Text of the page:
FROM THE ARCHIVES, AUG 3 - This is the first half of an article that ran in Punk Planet 47. I worked this job in the weeks after 9/11, driving a large truck at dawn and spending my days in a haze of exhaustion and existential willies. It was good, honest labor in a time of mass insanity, and I'm sad the job didn't last longer.
ALBERTI RECORDS, 1946-2001
Alberti Records of California has closed its doors after 55 years as a vinyl manufacturer. Although I've covered four states since first dealing with Alberti in 1993, fate had me living a mere half hour down the freeway by the time they'd called it quits. The final announcement was made by mail. Being the closest label-owner made me the first to receive the letter, and the bearer of bad news to other anxious label-owners. We had been given exactly one week to clear out. After next week there will be no here at all [sic?], the doors will be locked and the keys to the company will be turned over to our lawyer, read the impenetrably bleak announcement. After that point anything remaining here will be sent to the dump. "No here"? The dump?? That sounded hopeless indeed. A lot of record labels started emailing me. I suddenly found myself popular.
When I and Andy and Andy's van arrived at their plant in Monterey Park on the 18th, I was armed with a mandate to retrieve all parts for nearly every Vermiform, Kill Rock Stars, 5RC, Punk In My Vitamins and Paralogy record pressed in the nineties, over 180 titles. I also packed; a clipboard, detailed notes on every release by name and catalog number, magic markers, liability waivers (removing our right to sue in case of injury on their now-uninsured premises), a bottle of Bushmills whiskey, a red Christmas bow and two pairs of wollen winter gloves unearthed from the pre-California section of my closet. Ebullition Records owner Kent McClard greeted me at the door with a hearty handshake. The last time I'd seen him was 8 years ago, and I'd placed my first call to Alberti from his living room.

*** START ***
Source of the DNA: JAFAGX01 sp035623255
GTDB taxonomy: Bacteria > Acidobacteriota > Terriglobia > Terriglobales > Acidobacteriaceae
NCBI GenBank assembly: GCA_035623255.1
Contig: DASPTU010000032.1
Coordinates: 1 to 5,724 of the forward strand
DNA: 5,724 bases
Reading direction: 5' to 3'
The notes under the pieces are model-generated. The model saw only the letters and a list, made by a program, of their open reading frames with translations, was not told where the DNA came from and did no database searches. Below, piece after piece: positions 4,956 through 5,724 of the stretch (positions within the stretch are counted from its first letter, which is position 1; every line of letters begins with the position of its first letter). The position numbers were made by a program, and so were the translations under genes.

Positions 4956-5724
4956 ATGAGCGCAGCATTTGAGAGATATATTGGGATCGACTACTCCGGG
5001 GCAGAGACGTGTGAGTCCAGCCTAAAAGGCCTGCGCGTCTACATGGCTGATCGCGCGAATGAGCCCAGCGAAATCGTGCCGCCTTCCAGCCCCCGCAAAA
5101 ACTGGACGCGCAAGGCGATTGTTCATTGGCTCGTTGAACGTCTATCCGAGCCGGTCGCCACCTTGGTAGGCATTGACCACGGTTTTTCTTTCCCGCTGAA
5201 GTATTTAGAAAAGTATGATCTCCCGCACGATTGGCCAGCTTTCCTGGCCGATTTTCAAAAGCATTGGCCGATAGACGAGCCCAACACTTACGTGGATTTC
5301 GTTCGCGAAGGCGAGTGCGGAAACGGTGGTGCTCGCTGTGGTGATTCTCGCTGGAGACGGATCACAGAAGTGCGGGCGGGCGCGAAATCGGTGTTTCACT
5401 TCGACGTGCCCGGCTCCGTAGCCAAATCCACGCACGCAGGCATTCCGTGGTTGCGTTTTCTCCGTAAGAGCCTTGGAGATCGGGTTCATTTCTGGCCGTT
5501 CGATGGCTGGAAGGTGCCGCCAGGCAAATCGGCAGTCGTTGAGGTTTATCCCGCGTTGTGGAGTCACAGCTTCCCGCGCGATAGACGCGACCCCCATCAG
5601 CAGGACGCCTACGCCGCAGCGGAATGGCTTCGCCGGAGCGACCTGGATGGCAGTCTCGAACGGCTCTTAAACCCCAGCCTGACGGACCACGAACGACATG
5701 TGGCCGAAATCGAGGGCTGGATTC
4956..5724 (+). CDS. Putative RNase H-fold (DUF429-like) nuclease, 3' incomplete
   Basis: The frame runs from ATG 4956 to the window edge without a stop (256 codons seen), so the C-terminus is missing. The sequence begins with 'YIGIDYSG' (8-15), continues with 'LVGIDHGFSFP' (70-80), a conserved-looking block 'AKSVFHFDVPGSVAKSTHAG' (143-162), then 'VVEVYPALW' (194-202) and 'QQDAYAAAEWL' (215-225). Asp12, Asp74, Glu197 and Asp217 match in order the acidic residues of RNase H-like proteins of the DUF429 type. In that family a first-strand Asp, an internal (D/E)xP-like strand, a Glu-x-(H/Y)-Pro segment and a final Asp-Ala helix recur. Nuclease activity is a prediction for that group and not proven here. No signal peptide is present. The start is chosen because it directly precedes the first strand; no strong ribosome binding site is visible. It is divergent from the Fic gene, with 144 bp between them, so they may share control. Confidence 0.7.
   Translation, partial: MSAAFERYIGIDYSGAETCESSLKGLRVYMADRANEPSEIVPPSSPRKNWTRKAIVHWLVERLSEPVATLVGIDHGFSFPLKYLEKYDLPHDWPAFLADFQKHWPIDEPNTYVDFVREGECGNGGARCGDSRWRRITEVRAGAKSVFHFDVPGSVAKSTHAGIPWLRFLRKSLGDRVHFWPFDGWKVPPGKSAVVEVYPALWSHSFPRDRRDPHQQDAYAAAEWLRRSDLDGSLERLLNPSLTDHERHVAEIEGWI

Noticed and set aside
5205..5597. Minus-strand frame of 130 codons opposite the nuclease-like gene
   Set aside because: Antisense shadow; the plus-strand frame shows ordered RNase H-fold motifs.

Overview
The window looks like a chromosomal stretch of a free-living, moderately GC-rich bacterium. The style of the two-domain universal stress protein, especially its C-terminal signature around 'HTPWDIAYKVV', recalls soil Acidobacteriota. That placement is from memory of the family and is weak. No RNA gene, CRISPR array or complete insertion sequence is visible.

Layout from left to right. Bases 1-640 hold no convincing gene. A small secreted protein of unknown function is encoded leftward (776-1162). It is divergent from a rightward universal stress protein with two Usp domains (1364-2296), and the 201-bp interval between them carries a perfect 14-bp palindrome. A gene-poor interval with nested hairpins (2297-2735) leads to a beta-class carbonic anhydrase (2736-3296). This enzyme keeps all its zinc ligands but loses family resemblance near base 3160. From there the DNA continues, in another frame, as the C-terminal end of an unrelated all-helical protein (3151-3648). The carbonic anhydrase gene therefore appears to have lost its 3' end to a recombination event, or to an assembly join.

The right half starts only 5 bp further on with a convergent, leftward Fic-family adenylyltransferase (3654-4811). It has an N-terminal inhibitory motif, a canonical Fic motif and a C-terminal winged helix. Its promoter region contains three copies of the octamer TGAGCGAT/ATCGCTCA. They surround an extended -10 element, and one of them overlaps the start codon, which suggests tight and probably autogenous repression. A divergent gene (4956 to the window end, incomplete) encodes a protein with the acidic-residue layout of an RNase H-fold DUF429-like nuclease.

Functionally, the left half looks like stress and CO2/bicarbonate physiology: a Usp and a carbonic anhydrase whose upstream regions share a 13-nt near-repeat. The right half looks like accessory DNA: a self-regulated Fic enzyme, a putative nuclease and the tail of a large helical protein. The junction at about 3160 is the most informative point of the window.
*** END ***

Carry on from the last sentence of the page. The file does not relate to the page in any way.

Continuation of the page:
The whisky & xmas bow were for plant manager Frank Scalla. My 8-year phone relationship with Frank had left me anxious over meeting the man in person. Mordam employees had described him as "an old hippie". I'd pictured him more like the late actor Jack Nance in his "Blue Velvet" role, gruff beyond gruff. It was a little jarring to see the place in person. For all the rumor surrounding Alberti, I don't know a single label owner who's ever set foot in the place. Kent admitted this was his first time at the plant (while on tour three years ago, I'd made arrangements to "swing by".... I'd heard later that my last minute no-show had actually been considered as rude an offense as the $500 bill I'd temporarily stiffed them for). Frank appeared. His Wilfred Brimleyish mustache surpassed all expectations. Following him was Bill Alberti, the middle-aged and mannerly grandson of the company's founder. We made our introductions and ceremoniously signed the waivers. "Any injuries around here?" one of us asked in half-mock nervousness. "Welllll.... let's see," Frank said, stroking that incredible mustache. It was like seeing a famous radio DJ in the flesh. "One guy got three fingers crushed in a press a while back. That's about 2,000 pounds per square inch."